GRK2300: Economic implications of species mixtures in European beech stands enriched with coniferous trees

Mixed forests are encouraged by the German forestry policy as a strategy to fulfill the present demands and future challenges related to forests. They can better adapt to environmental changes and compensate for risks, such as storms,pests, tree diseases, droughts, and other climate-related risks, thus presenting posizive effects on the survival of the species in a mixture under a scenario of climate change. They also provide different advantages related to forest soil and nutrients, groundwater storage, aesthetics, habitat diversification, and fauna and flora species richness. Besides, mixed stands are often more productive than one- species stands, and they can show better yields than the average of pure stands of a particular species. 

Although mixed forests promote more ecologically- relatet functions than economic aspects, the reduction in economic risks is also a strong supportive argument for this kind of forests. Besides reducing the risk related to the forest susceptibility to calamities, as previously stated, continuous and regular harvesting operations in mixed forests would diminish the risk related to the concentration of timber harvest at only one point in time by providing options for future harvests. Also, the establishment of a portfolio of tree species, as adopted in mixed forests, is a solution for the fluctuating demand for distinct timber species, qualities, and log sizes.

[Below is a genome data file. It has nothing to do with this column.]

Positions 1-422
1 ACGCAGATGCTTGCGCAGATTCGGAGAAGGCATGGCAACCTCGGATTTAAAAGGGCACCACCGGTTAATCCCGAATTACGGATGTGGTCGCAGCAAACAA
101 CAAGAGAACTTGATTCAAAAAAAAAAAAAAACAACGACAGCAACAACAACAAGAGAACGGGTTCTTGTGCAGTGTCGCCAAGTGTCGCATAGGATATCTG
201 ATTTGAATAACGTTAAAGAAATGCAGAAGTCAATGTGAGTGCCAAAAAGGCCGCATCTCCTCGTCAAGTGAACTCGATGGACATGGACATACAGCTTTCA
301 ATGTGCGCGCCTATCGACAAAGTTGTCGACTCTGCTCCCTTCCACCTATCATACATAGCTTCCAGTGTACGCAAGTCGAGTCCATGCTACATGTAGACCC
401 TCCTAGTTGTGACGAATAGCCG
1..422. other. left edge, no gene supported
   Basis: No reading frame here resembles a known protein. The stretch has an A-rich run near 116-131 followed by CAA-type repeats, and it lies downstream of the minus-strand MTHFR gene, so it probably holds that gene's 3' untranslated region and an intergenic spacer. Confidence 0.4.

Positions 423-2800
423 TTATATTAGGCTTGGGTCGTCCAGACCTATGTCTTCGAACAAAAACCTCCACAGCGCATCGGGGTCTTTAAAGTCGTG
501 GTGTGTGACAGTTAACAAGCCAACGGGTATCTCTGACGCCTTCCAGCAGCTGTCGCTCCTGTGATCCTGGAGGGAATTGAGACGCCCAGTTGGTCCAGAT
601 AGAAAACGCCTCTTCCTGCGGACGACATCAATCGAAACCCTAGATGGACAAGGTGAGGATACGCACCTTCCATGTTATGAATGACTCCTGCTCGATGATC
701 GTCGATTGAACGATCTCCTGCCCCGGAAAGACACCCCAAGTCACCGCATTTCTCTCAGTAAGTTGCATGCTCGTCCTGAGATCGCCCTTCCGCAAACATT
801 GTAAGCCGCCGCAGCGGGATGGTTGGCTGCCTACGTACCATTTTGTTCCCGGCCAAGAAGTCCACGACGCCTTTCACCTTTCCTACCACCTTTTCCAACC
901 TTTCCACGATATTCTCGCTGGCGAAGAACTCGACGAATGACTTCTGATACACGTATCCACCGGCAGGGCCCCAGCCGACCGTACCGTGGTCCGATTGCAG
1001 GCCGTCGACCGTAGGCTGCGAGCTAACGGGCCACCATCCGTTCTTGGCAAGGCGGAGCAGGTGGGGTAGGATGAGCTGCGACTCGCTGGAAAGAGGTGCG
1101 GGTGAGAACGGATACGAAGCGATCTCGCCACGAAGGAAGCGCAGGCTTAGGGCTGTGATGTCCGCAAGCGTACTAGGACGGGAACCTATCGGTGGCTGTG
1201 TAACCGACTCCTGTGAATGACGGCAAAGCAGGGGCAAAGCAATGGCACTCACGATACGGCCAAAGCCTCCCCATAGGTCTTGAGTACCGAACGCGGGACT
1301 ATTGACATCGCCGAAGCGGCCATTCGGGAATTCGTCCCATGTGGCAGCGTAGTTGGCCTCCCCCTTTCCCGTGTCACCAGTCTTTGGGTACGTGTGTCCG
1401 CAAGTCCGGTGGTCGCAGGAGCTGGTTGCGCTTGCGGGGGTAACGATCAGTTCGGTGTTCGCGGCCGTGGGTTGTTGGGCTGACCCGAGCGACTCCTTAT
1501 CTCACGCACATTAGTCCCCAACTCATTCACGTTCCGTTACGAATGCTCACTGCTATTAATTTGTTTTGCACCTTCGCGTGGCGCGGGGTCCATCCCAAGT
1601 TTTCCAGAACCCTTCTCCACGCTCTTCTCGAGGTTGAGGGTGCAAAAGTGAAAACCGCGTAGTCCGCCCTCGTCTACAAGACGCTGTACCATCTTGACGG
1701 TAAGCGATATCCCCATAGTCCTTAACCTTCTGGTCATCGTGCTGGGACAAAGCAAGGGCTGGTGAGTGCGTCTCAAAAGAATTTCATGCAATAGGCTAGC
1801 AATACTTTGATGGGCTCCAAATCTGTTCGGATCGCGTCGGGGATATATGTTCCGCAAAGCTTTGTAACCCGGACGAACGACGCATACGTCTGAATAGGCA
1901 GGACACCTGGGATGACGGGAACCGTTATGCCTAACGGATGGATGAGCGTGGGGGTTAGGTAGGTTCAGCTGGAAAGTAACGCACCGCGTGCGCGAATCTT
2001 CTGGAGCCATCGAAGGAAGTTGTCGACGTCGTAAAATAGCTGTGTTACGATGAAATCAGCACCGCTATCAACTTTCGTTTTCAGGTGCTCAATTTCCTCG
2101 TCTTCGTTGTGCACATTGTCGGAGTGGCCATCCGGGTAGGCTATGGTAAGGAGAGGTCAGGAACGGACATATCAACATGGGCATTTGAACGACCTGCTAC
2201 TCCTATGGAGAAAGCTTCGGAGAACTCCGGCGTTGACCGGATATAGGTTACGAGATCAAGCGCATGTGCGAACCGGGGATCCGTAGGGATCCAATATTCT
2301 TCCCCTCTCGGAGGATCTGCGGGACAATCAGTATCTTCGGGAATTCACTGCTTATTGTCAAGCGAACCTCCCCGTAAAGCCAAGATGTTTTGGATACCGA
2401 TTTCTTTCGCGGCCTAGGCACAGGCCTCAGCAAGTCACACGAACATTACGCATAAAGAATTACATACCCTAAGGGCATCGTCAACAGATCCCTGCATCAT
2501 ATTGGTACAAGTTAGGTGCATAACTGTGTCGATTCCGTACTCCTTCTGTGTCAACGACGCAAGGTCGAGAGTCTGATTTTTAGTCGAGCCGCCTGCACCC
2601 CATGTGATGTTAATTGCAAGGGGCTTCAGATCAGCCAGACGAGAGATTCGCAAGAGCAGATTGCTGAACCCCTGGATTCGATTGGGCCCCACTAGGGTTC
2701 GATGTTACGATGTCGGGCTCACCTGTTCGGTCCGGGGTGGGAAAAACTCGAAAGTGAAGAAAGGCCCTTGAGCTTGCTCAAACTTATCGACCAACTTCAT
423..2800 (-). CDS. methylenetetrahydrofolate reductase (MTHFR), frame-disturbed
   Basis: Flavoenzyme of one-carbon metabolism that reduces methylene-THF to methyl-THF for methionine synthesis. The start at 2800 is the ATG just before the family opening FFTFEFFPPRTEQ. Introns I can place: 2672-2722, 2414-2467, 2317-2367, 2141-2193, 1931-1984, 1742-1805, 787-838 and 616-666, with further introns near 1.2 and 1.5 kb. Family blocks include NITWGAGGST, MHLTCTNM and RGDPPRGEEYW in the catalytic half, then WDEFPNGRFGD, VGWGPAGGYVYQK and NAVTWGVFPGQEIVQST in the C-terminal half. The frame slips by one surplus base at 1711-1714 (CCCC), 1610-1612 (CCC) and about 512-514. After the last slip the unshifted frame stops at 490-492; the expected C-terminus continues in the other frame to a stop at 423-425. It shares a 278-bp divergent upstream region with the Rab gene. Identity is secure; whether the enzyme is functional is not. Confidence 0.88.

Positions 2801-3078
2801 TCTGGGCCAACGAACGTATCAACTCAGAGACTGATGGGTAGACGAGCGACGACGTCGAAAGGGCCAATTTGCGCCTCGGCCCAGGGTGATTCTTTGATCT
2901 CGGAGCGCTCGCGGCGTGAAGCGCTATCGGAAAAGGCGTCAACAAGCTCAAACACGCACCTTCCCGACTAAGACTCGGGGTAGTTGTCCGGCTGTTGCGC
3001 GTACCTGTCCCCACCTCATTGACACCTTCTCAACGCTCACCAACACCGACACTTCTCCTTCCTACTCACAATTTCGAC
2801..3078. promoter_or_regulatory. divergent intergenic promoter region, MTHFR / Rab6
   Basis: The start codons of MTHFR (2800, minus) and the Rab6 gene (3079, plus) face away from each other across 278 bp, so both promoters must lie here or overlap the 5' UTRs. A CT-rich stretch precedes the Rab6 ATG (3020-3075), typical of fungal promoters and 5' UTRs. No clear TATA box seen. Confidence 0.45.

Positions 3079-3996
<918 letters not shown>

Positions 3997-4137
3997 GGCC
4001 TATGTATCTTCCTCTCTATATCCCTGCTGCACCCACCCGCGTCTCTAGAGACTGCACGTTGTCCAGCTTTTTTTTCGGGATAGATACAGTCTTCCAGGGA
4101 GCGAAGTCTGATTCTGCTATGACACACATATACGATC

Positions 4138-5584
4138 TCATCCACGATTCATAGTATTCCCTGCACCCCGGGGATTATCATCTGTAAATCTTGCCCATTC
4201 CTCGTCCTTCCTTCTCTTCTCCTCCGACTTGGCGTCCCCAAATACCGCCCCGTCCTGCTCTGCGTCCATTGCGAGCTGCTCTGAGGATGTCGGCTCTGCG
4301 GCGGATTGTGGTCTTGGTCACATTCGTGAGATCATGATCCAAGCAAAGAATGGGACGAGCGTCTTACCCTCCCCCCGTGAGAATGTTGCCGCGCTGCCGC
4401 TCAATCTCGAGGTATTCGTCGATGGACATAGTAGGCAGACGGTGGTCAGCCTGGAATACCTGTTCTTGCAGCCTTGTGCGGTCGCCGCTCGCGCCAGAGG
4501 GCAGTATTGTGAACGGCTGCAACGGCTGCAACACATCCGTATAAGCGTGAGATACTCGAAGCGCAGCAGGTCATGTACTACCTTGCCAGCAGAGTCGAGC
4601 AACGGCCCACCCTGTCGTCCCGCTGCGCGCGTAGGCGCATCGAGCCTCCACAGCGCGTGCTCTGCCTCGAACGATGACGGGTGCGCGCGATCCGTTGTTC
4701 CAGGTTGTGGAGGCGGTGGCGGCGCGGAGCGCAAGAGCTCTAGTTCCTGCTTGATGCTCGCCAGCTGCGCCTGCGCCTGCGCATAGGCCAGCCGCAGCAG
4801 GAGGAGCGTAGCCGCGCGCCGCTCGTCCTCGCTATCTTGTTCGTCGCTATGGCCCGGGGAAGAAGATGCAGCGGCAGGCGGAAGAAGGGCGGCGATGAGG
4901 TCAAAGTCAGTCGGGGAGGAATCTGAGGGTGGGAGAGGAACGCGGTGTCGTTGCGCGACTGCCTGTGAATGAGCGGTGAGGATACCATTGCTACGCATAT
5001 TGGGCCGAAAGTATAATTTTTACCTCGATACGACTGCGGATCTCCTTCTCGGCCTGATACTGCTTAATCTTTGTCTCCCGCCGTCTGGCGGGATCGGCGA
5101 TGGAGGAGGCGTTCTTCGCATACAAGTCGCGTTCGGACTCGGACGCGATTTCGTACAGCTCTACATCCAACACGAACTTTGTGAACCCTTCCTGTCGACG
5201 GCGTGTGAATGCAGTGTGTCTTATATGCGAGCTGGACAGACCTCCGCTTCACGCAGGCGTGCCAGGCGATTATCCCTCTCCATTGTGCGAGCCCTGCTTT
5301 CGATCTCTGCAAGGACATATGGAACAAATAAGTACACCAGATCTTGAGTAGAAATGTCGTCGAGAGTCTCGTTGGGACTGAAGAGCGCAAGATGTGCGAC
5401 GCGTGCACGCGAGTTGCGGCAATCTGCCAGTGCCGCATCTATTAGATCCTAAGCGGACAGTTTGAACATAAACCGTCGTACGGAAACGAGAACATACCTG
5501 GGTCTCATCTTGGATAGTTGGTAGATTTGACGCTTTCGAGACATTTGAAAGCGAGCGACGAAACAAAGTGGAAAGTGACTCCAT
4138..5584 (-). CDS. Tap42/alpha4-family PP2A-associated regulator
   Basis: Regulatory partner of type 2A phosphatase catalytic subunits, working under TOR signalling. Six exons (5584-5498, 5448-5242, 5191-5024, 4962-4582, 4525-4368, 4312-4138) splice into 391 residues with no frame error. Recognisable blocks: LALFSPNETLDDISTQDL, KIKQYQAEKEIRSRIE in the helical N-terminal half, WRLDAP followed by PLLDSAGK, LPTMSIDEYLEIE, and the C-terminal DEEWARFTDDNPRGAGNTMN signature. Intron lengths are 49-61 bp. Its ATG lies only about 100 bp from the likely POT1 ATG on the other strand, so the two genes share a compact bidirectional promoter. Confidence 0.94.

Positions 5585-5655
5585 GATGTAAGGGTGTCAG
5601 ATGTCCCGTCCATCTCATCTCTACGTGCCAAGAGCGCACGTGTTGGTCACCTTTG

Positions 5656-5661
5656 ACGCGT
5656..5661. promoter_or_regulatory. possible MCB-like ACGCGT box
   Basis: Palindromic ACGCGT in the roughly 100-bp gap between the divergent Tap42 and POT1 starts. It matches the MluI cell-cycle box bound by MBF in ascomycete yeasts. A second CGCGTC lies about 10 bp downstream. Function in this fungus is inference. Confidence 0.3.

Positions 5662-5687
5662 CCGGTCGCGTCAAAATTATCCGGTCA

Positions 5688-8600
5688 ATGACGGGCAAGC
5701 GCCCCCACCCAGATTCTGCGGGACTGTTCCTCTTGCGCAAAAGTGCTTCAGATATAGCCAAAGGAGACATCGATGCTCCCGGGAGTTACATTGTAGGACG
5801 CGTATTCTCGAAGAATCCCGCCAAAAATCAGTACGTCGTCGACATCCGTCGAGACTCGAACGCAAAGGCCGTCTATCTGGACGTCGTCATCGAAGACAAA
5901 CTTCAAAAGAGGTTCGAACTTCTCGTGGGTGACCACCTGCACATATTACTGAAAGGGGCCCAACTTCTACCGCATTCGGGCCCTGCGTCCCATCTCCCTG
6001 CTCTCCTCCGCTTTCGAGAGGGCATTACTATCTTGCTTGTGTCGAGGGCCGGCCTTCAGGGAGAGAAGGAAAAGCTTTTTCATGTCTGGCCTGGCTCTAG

As part of the Research Training Group 2300 (RTG 2300), “Enrichment of European beech forests with conifers: impacts of functional traits on ecosystem functioning”, this subproject aims to assess the economic returns and associated risks of mixed forests of European beech with Douglas fir and Norway spruce compared to the pure stands of these species. The main hypothesis is that the mixed forests will show higher and more stable long-term economic returns while presenting less associated risks compared to pure stands. The subproject focuses on two main audiences: the private and public beneficiaries. The first part of our subproject will analyse the wood production and stand structure of admixtures considering a risk-averse forest owner. The second part of the subproject will then evaluate the trade-offs between multiple ecosystem services and biodiversity, which can be of high interest for public institutions. The structural diversity and ecological trade-offs in the mixtures of such species will probably result in less associated-risks, enhanced ecosystem functioning, and higher economic utility for both private and public beneficiaries.

Person in charge:

Topanotti, L..; Paul, C.


Funded by:

Deutsche Forschungsgemeinschaft (DFG)


Project partner:

RTG 2300

Norddeutsche Forstliche Versuchsanstalt